Introduction leaf-like organs (Dittaet al. 2004). Consequently, in extension of the ABCD model, a class E floral homeotic function was attributed to theSEPgenes (Theissen and Saedler 2001).  Transgenic and mutant analyses showed that the class E floral homeotic function of SEP1-like genes is, similarly to the A, B and C functions, also conserved across monocots and eudicots (Angenentet al.1994; Kang and An 1997; Pnueliet al.1994).  Very recently, it was shown thatAGL6-like genes, a subfamily of MADS-box genes that is closely related to theSEP1-like genes function partially redundant with them in floral organ specification in species as diverse as petunia, rice and maize (Liet al.2009; Ohmori et al. 2009; Rijpkema et al. Thompson 2009; et al. 2009). Thus, although no loss of function mutant of anAGL6-like gene fromA. thaliana been described and therefore has the function of these genes remains enigmatic in this species, it appears plausible to also designateAGL6-like genes as class E floral homeotic genes (Melzeret al.2010).  The continuous over-expression ofAP1,AP3, andPI orAP3,PI, andSEP3 leads to the development of petals from primorida that normally produce vegetative  leaves. Likewise, staminoidFig 1.3 The floral quartet model. Different floral organs are specified by different protein complexes binding to genes organs arise from normallycontaining differentcis elements (termed CArG regulatory boxes). A, B, C, and E represent floral homeotic proteins, leave-developing primoridaand CArG1-3 represent different CArG-boxes. (Adapted from Theissen and Saedler 2001 by the ectopic expression of AP3,PI,AG, andSEP3. This indicates that the ABCE genes are not only necessary, but also sufficient for specifying the identities of at least some floral organs (Honma and Goto 2001).  Though they have been extremely valuable for understanding the genetics of floral organ specification, neither the ABC model nor the ABCDE model explains by which mechanism the floral homeotic proteins interact with each other and with their target genes to specify 6  
Introduction
floral organ identities. The floral quartet’ model (Fig 1.3), however, proposes that floral homeotic proteins form higher order complexes with each other to specify organ identities. According to this model, the identity of every floral organ is determined by a specific DNA-bound tetrameric complex containing two dimers of floral homeotic MADS-domain proteins. Briefly, sepals are specified by a complex of two class A and two class E proteins, petals by a complex consisting of two class B, one class A and one class E protein, stamens by a tetramer of two class B, one class C and one class E protein, and carpels by a complex of two class C and two class E proteins. Accumulating experimental evidences suggest that floral homeotic proteins can indeed form higher order complexes and that these complexes are indeed tetramers that constitute stable nucleoprotein complexes controlling floral organ identity (Egea-Cortineset al.1999; Ferrarioet al.2003; Honma and Goto 2001; Imminket al.2009; Melzer and Theissen 2009; Melzeret al.2009).  1.4 Bsisterclade of MADS-box genes involved in flower development – beyond, another ABCDE The floral homeotic A, B, C, D, and E genes fall into distinct phylogenetically conserved clades (Becker and Theissen 2003). The class A genes (exceptAP2-like genes) belong to SQUA-like genes, and class B genes areDEF/GLO-like genes. Both class C and class D genes areAG-like genes. Class E genes belong toSEP1-like (formerlyAGL2-like) or AGL6-like genes. Beyond these clades, a closely related clade of MADS-box genes is also involved in flower development. These are the Bsister-like genes.  Bsister-like genes (orGGM13-like genes) represent a subfamily that has close phylogenetic affinity toDEF/GLO-like genes. Based on their high phylogenetic conservation and their female specific expression pattern, it was hypothesized that they are – together with class C genes – involved in female organ specification (Becker al. et 2002). However, mutant analysis of Bsister-like genes inA. thaliana(Nesiet al.2002) andP. hybrida(de Folteret al. 2006) showed that these genes are involved in the specification of endothelium identity. A role in female organ specification was not yet revealed. The possibility remains, however, that the situation inA. thalianaandP. hybrida a derived state of female organ represents specification or ovule specification and seed development, or that genes acting redundantly with them obscure the developmental role of the Bsister-like genes in these species.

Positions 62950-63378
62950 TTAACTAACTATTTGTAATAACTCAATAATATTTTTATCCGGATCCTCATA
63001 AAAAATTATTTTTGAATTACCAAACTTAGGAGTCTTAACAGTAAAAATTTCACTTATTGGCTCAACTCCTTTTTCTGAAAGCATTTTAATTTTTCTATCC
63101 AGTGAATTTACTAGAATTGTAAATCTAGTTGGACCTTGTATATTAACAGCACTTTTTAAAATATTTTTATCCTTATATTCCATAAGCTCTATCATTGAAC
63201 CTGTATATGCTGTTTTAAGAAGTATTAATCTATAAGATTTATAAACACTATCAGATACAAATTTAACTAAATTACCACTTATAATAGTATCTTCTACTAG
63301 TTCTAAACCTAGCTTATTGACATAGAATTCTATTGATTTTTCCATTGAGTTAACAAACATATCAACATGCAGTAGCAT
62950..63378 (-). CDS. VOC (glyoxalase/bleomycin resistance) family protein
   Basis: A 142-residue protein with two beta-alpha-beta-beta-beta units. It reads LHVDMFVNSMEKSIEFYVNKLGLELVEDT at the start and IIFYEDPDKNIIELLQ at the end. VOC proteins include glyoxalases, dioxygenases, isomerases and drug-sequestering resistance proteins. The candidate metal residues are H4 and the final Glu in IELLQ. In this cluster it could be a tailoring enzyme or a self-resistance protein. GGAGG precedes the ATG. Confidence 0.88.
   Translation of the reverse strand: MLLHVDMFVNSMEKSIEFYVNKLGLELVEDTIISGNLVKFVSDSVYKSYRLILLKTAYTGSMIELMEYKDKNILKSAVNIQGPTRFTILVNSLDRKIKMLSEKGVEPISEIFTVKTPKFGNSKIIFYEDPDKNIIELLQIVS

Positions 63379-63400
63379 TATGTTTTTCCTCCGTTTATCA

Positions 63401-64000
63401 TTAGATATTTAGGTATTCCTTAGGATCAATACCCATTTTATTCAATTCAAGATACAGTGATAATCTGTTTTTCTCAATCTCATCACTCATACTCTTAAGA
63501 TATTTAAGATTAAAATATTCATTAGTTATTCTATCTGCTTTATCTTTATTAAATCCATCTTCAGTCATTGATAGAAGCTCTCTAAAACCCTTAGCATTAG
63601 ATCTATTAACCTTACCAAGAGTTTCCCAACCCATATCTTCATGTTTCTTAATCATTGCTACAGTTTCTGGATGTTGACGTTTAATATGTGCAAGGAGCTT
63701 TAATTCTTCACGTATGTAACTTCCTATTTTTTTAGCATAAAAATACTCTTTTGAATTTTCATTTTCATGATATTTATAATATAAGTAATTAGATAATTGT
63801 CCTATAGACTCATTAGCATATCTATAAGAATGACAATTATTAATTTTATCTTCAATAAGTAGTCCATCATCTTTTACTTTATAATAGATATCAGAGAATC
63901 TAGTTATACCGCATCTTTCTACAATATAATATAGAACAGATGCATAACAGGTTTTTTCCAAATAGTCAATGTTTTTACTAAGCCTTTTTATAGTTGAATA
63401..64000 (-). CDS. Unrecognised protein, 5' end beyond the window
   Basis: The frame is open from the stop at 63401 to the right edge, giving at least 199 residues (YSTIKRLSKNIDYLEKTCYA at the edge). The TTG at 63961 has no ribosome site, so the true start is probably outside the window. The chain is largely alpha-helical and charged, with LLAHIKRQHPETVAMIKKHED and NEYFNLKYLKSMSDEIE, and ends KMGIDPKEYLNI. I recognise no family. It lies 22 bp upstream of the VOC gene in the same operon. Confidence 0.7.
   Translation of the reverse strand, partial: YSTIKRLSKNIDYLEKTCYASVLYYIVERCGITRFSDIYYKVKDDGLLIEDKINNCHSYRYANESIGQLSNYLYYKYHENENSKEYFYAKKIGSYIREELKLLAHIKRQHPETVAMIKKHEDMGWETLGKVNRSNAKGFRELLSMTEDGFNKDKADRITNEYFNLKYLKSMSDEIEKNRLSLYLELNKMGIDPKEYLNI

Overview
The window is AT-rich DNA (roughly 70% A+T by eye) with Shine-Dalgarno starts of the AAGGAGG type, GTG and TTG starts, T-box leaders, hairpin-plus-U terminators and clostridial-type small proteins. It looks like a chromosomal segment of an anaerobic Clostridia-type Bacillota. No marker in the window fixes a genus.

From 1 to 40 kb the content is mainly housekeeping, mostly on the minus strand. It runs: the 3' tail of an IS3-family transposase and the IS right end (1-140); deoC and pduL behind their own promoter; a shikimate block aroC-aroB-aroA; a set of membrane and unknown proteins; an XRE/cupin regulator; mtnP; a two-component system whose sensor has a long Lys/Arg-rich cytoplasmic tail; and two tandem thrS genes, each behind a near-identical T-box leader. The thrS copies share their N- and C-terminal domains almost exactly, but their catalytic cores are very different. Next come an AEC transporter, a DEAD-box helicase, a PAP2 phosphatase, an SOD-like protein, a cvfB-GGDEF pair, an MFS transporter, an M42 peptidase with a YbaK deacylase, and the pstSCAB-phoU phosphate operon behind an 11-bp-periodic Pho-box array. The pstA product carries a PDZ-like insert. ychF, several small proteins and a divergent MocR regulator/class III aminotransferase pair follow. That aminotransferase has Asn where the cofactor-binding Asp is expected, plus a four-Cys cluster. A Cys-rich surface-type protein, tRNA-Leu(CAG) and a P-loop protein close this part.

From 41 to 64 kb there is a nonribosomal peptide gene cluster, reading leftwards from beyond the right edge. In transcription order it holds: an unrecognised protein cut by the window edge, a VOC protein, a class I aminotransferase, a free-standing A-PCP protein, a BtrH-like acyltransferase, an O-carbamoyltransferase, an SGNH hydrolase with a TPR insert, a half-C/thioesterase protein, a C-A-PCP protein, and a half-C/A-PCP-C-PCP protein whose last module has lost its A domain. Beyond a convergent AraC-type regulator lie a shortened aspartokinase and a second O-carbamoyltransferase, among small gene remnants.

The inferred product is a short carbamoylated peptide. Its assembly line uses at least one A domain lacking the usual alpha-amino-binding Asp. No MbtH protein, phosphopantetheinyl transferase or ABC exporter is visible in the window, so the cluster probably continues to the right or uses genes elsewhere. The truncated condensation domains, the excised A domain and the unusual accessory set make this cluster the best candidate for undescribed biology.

7